Strangely, it is another story that involves Xerox. We were shipping reflectors for fusing the toner on one of the best selling copiers that Xerox had ever built. Thousands a week. Remember, this was in the 70’s when Xerox owned the copier business.
Their QC department rejected a shipment for low reflectivity, which we knew met the spec. After all, we were calibrating our Beckman Spectrophotometer with an NBS (National Bureau of Standards) as NIST was then known, and they were using a standard that their optics lab manager had produced. Our NBS Standard was a quartz flat with a vapor deposited gold on one surface.
I flew to Xerox in Rochester NY with my NBS standard in hand for the “shoot out.” Frank Winski, the manager of the optics lab, no trivial position at Xerox, measured the NBS mirror on his Beckman, the identical instrument to ours incidentally, and actually told me, “The NBS standard is 2% off”. I said, “Frank, that’s like saying there is no God. Your calibration must be off.” To my great annoyance, he refused to back down. The reject would stand.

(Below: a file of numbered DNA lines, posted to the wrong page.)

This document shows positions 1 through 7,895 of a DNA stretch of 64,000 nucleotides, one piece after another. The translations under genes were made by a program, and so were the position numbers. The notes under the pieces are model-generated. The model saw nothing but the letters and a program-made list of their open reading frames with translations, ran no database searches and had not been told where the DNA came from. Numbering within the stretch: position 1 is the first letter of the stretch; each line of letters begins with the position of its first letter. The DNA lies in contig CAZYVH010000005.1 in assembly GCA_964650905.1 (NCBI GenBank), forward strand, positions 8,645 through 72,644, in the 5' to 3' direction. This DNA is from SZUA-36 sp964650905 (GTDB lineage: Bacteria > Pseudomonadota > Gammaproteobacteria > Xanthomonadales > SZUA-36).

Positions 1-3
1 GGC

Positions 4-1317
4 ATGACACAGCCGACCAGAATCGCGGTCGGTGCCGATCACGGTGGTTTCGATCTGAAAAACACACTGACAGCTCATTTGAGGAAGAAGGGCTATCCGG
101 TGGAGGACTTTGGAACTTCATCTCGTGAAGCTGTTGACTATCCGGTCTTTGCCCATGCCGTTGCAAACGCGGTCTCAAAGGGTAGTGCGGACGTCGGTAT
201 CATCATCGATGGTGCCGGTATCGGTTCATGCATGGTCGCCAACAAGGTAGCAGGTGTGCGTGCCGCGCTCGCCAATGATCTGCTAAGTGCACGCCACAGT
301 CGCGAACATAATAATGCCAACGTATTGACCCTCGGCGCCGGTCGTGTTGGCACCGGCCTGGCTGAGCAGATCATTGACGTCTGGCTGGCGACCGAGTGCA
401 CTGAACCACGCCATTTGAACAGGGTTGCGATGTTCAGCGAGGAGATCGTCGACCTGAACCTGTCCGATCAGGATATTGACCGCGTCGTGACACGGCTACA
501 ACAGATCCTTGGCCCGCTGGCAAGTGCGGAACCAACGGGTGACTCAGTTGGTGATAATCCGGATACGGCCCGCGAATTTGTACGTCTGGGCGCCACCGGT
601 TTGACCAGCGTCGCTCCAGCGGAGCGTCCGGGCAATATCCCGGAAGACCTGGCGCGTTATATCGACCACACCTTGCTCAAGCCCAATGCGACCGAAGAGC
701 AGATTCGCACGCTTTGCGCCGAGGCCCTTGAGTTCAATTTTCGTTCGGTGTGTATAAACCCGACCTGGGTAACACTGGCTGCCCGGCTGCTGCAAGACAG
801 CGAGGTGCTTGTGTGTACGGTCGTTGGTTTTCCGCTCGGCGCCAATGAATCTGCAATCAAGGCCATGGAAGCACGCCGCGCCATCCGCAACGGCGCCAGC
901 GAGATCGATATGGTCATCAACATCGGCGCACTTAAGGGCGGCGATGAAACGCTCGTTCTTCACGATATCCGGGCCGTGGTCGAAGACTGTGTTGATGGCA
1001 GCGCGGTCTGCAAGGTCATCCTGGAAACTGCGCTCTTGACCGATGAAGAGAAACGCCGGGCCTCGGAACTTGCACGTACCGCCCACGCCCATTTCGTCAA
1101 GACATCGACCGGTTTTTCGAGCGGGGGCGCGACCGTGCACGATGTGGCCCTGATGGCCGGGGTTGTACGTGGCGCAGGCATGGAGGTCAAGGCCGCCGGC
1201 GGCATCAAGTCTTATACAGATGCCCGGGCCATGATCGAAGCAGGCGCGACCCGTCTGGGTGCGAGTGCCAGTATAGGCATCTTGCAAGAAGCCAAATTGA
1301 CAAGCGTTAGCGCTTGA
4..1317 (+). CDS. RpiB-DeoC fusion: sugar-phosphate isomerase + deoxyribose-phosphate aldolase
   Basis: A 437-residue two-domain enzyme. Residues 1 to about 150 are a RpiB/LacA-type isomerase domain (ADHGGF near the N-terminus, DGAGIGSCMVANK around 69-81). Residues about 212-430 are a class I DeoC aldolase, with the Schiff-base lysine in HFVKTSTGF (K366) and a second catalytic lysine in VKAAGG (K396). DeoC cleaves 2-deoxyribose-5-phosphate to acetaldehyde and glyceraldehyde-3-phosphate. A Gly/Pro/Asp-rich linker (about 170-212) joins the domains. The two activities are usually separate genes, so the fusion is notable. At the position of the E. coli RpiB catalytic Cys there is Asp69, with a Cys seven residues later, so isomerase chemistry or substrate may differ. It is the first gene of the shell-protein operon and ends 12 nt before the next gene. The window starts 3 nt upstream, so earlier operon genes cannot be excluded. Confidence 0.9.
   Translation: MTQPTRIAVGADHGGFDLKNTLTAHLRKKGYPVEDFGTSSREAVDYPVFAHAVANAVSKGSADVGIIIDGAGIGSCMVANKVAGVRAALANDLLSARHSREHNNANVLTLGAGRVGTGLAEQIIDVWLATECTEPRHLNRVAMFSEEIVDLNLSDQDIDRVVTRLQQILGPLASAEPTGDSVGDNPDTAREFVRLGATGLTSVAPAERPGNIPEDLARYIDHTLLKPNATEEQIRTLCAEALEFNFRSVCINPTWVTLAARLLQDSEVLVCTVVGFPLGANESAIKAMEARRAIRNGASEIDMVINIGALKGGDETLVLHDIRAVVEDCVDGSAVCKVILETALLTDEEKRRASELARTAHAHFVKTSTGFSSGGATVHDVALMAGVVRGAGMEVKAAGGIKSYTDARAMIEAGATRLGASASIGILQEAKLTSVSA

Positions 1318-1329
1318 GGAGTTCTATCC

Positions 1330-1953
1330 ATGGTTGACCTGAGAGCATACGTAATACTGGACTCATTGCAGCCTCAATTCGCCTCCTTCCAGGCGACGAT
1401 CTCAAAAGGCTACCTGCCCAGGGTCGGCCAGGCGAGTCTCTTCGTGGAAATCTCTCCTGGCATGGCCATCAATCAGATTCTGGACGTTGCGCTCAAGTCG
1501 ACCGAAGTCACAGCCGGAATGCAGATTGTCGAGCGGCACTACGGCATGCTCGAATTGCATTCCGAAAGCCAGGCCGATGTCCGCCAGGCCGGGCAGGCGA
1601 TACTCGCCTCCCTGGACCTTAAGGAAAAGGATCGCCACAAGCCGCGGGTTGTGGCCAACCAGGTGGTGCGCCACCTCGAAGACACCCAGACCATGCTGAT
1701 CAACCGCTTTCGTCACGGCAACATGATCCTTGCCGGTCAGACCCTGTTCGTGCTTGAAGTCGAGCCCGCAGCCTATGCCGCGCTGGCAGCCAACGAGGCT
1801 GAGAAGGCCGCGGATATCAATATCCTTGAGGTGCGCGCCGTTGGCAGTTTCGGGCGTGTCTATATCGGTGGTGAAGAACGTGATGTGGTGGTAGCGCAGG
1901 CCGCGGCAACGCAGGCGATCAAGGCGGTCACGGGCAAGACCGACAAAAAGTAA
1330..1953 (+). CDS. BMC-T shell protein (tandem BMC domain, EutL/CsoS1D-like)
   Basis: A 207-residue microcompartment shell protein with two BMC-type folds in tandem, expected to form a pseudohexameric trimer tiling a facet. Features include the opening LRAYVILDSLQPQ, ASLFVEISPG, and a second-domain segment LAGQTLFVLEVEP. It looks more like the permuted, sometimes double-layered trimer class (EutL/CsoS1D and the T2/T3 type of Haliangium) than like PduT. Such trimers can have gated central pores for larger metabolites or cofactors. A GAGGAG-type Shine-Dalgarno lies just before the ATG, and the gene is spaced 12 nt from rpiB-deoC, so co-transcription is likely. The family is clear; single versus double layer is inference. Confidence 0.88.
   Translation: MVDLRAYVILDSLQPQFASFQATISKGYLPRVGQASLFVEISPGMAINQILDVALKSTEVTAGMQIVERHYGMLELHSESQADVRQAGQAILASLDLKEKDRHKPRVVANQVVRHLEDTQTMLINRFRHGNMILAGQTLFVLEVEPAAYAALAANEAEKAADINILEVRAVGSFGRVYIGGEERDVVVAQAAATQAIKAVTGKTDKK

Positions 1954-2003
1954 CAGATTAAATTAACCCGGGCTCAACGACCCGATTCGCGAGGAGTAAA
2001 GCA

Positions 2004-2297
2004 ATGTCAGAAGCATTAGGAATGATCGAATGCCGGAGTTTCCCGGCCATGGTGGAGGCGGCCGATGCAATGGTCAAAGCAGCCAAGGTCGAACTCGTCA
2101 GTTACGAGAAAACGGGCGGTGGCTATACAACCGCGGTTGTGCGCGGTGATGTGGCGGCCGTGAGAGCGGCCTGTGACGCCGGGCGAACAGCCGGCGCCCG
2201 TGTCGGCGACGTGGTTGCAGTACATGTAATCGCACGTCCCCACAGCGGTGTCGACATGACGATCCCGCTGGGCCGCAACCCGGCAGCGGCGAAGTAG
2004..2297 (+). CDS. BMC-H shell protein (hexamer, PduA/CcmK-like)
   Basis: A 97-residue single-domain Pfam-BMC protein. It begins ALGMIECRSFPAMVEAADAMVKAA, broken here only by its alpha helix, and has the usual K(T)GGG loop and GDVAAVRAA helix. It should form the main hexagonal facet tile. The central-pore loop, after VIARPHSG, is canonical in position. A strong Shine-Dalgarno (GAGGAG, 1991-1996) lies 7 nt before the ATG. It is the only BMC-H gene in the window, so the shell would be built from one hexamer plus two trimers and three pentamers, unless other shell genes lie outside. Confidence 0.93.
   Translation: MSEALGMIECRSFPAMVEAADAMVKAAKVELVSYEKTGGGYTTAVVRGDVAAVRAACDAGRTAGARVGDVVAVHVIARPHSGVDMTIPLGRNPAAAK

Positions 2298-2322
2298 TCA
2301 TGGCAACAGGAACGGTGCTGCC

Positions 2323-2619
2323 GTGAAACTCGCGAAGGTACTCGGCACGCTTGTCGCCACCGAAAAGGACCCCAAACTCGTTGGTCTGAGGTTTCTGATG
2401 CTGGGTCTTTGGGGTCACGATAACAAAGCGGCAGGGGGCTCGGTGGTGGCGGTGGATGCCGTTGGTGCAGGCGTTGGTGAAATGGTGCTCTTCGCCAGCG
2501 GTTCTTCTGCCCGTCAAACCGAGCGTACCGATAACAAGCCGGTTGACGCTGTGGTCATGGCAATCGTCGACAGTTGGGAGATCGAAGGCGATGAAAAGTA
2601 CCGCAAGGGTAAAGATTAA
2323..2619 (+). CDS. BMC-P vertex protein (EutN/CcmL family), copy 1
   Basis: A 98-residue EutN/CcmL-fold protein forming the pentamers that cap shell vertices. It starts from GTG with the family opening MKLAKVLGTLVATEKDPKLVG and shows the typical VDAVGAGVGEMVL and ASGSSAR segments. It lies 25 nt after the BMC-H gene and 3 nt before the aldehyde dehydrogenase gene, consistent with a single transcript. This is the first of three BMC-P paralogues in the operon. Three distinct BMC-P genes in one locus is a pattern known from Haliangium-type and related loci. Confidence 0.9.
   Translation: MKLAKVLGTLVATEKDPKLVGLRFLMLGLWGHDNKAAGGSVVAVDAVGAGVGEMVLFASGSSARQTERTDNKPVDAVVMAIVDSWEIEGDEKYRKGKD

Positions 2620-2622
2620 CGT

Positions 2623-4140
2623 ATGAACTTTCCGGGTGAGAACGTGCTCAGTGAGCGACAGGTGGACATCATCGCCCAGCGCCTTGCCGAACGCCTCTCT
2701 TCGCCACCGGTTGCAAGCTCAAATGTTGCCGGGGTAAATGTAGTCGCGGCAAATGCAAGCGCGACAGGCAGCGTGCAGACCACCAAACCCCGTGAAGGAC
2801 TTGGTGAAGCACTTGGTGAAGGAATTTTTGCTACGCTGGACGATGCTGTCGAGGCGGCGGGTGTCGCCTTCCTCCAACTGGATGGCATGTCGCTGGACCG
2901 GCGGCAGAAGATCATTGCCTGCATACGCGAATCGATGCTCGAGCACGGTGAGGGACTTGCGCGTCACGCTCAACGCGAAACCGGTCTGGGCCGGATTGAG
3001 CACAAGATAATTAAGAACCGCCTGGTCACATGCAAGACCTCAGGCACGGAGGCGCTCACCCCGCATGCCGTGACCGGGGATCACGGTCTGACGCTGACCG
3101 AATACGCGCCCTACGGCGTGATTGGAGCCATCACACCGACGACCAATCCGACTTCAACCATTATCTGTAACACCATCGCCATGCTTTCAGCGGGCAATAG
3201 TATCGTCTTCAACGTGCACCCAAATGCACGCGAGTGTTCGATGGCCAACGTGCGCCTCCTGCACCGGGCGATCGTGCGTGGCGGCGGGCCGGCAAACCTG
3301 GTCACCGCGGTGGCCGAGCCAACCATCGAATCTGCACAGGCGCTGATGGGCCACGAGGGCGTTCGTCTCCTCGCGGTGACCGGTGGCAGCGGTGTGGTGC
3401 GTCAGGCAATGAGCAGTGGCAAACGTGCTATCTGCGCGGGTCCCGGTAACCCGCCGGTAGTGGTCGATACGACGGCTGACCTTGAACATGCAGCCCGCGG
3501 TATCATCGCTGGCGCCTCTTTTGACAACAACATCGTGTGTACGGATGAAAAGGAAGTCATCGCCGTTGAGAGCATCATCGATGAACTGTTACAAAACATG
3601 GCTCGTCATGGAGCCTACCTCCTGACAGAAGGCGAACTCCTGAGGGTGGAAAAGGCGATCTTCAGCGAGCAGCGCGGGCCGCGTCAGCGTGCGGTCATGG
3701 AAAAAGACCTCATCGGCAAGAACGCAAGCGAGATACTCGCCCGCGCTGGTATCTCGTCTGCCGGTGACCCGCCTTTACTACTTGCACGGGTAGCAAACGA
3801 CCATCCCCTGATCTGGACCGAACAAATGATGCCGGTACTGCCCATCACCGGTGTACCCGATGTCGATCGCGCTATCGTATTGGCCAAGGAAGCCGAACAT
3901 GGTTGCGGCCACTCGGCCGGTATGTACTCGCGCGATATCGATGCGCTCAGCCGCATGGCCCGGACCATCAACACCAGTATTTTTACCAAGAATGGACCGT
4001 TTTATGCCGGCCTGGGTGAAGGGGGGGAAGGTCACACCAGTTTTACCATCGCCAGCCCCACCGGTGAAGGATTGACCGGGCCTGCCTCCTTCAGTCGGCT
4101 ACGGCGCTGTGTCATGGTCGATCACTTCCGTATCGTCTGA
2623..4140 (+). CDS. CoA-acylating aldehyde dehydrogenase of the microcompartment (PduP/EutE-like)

I called the NBS Metrology group in Gaithersburg, MD., and made an appointment for the next day. They remeasured their mirror and to their dismay (and mine), indeed agreed that the vapor deposited gold had degraded with time.
It was not a pleasant scene. I assumed a recall of all the outstanding IR Standards was being discussed, but as “the messenger” I was not eager to hang around. When I thought a sufficient amount of time had passed, I sent a Laser Gold coated mirror for their consideration as an IR Standard. It was measured and put aside.
When it was re-measured a year later, and exhibited the theoretically high reflectivity of gold, and the ability to be physically cleaned, they ordered 50 mirrors. These were aged for five years and finally offered to the optics industry, unchanged from the day we shipped them. Proud of our achievement, Cohan-Epner, as the company was then called, ordered the first Laser Gold coated IR Standard.